List of Hills in The Lake District - Central Fells

Central Fells

ID Hill H RH Grid ref.
HRS-1 High Raise 762 283 NY280095
HRS-2 Harrison Stickle 736 c 53 NY281074
HRS-3 Ullscarf 726 c 118 NY291121
HRS-4 Pike o'Stickle 709 c 54 NY273073
HRS-5 High Seat 608 136 NY287181
HRS-6 Bleaberry Fell 590 c 43 NY286196
HRS-7 Sergeant's Crag 571 c 46 NY274114
HRS-8 Bell Crags 558 c 32 NY298143
HRS-9 Steel Fell 553 c 82 NY319112
HRS-10 Calf Crag 537 c 56 NY302104
HRS-11 Brown Rigg 463 c 30 NY305146
HRS-12 Raven Crag 461 c 44 NY303187
HRS-13 The Benn 446 c 53 NY302193
HRS-14 Grange Fell 415 c 90 NY264163
HRS-15 Ether Knott 415 c 38 NY268172
ID Hill H RH Grid ref.
HRS-16 Helm Crag 405 c 70 NY326094
HRS-17 Knotts 400 c 45 NY267144
HRS-18 King's How 392 c 56 NY258167
HRS-19 Shepherds Crag c 233 c 36 NY264185
HRS-20 Grange Crags 194 c 36 NY256176
HRS-21 Castlehead 161 c 55 NY270227
HRS-22 Butharlyp Howe 106 c 30 NY336079
HRG-1 High Rigg 357 189 NY308220
HRG-2 Low Rigg 277 c 55 NY302227
LRG-1 Loughrigg Fell 335 172 NY347051
LRG-2 Fox How 246 c 38 NY358048
LRG-3 Lanty Scar 230 40 NY359053
LRG-4 Todd Crag 224 c 30 NY358042
LRG-5 Little Loughrigg c 155 c 42 NY344039

Read more about this topic:  List Of Hills In The Lake District

Other articles related to "central fells, fell, central":

Lake District - Physical Geography - Hills (Fells) - Central Fells
... The Central Fells are lower in elevation than surrounding areas of fell, peaking at 762 m (2500 ft) at High Raise ... A spur extends southeast to Loughrigg Fell above Ambleside ... The central ridge running north over High Seat is exceptionally boggy ...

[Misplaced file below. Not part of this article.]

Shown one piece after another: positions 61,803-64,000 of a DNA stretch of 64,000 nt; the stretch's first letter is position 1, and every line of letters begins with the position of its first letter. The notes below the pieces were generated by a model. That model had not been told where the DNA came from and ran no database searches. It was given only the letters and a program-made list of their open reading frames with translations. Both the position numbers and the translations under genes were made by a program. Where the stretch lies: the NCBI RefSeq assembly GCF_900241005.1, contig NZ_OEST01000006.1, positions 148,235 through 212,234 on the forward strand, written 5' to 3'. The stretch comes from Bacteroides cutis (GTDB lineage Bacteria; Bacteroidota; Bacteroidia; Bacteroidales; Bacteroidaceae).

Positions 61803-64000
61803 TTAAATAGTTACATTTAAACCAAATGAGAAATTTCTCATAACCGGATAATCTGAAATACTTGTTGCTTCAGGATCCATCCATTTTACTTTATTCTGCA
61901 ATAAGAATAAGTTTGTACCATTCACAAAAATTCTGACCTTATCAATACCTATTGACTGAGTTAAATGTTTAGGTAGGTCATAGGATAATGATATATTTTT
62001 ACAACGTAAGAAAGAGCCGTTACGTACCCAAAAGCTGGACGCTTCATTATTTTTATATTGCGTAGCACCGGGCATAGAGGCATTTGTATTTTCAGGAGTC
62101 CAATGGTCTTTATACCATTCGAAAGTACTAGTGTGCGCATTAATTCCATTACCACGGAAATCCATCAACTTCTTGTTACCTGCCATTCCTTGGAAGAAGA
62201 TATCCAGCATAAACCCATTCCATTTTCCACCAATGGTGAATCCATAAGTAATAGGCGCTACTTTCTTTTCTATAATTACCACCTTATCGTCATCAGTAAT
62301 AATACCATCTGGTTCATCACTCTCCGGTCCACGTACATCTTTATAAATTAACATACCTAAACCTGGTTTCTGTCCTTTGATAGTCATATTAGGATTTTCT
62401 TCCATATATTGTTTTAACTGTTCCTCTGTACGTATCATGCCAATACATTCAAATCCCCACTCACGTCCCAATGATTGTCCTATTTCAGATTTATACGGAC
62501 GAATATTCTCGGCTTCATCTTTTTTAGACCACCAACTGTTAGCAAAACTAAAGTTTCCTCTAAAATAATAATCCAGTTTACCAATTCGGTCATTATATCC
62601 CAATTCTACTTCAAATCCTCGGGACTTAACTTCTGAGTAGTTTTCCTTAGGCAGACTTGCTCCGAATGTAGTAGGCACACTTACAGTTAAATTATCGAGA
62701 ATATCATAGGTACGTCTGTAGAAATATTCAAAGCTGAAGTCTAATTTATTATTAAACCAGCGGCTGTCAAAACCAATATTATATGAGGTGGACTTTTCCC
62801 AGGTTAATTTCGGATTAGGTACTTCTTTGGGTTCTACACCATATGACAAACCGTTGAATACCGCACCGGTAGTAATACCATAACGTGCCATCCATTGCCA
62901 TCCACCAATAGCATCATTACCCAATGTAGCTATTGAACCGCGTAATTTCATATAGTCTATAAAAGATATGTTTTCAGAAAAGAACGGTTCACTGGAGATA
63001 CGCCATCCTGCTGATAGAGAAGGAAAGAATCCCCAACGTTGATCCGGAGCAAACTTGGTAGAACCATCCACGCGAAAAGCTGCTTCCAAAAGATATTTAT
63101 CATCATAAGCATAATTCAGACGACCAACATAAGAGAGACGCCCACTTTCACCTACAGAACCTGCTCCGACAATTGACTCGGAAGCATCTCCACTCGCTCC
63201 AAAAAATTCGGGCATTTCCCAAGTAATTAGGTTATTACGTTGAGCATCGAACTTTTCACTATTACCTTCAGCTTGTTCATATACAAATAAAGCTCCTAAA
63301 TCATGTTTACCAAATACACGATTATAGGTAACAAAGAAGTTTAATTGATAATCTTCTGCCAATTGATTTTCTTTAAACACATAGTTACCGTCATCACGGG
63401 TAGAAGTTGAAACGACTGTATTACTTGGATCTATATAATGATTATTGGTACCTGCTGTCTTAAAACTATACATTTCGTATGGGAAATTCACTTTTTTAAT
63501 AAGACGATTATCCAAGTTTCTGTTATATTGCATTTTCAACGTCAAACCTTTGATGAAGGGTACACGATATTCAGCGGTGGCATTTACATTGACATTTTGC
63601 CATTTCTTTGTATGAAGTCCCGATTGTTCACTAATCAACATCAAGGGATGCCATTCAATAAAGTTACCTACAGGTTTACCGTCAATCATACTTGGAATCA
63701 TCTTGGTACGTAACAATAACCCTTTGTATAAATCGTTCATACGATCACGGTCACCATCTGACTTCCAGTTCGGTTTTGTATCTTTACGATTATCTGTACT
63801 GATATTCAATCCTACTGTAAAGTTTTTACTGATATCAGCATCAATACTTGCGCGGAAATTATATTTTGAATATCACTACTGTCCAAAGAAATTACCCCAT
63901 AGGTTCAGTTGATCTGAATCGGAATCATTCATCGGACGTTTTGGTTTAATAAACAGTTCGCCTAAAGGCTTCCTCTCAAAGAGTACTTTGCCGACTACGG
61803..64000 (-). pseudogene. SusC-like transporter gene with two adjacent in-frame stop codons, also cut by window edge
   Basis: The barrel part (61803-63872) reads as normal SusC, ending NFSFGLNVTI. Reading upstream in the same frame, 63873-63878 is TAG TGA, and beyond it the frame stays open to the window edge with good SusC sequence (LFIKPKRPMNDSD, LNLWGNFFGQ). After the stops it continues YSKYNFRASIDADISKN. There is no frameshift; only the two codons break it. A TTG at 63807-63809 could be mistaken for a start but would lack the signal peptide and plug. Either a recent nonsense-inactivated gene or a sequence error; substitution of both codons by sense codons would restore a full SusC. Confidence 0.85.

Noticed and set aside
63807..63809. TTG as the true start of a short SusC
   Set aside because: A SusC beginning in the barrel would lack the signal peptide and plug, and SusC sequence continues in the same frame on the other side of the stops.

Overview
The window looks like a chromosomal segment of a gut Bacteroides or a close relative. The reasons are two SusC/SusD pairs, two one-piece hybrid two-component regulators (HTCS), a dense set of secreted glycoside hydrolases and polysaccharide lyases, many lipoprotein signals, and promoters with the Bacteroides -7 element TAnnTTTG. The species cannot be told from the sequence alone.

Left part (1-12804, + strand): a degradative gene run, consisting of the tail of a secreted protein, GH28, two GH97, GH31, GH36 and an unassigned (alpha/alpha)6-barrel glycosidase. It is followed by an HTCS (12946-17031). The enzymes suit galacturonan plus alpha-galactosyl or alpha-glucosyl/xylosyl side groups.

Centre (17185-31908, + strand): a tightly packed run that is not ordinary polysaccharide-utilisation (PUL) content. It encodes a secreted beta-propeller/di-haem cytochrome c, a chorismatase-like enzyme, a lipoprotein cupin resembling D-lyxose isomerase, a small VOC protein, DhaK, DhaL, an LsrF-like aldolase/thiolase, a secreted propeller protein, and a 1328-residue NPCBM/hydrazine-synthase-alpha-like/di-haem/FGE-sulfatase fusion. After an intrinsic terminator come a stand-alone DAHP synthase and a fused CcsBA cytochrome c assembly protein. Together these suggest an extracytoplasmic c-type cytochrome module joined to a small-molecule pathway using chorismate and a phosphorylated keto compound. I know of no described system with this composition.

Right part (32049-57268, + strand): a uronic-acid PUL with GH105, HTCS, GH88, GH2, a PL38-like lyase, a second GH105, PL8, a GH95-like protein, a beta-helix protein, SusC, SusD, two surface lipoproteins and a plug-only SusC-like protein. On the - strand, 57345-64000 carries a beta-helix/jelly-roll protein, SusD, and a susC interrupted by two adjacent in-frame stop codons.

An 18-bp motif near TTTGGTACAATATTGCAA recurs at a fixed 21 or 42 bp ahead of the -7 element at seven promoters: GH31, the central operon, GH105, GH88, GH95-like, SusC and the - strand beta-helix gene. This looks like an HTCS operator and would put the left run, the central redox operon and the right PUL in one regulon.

Central Fells - Access For Walkers
... In the north, Walla Crag and Bleaberry fell are an easy walk from Keswick, while the Borrowdale road provides access as far south as Eagle Crag and the foot of Langstrath ... Loughrigg is surrounded by minor roads, including Red Bank, the only one crossing the Central Fells ...

Famous quotes containing the words fells and/or central:

    But these young scholars, who invade our hills,
    Bold as the engineer who fells the wood,
    And travelling often in the cut he makes,
    Love not the flower they pluck, and know it not
    And all their botany is Latin names.
    The old men studied magic in the flowers.
    Ralph Waldo Emerson (1803–1882)

    For us necessity is not as of old an image without us, with whom we can do warfare; it is a magic web woven through and through us, like that magnetic system of which modern science speaks, penetrating us with a network subtler than our subtlest nerves, yet bearing in it the central forces of the world.
    Walter Pater (1839–1894)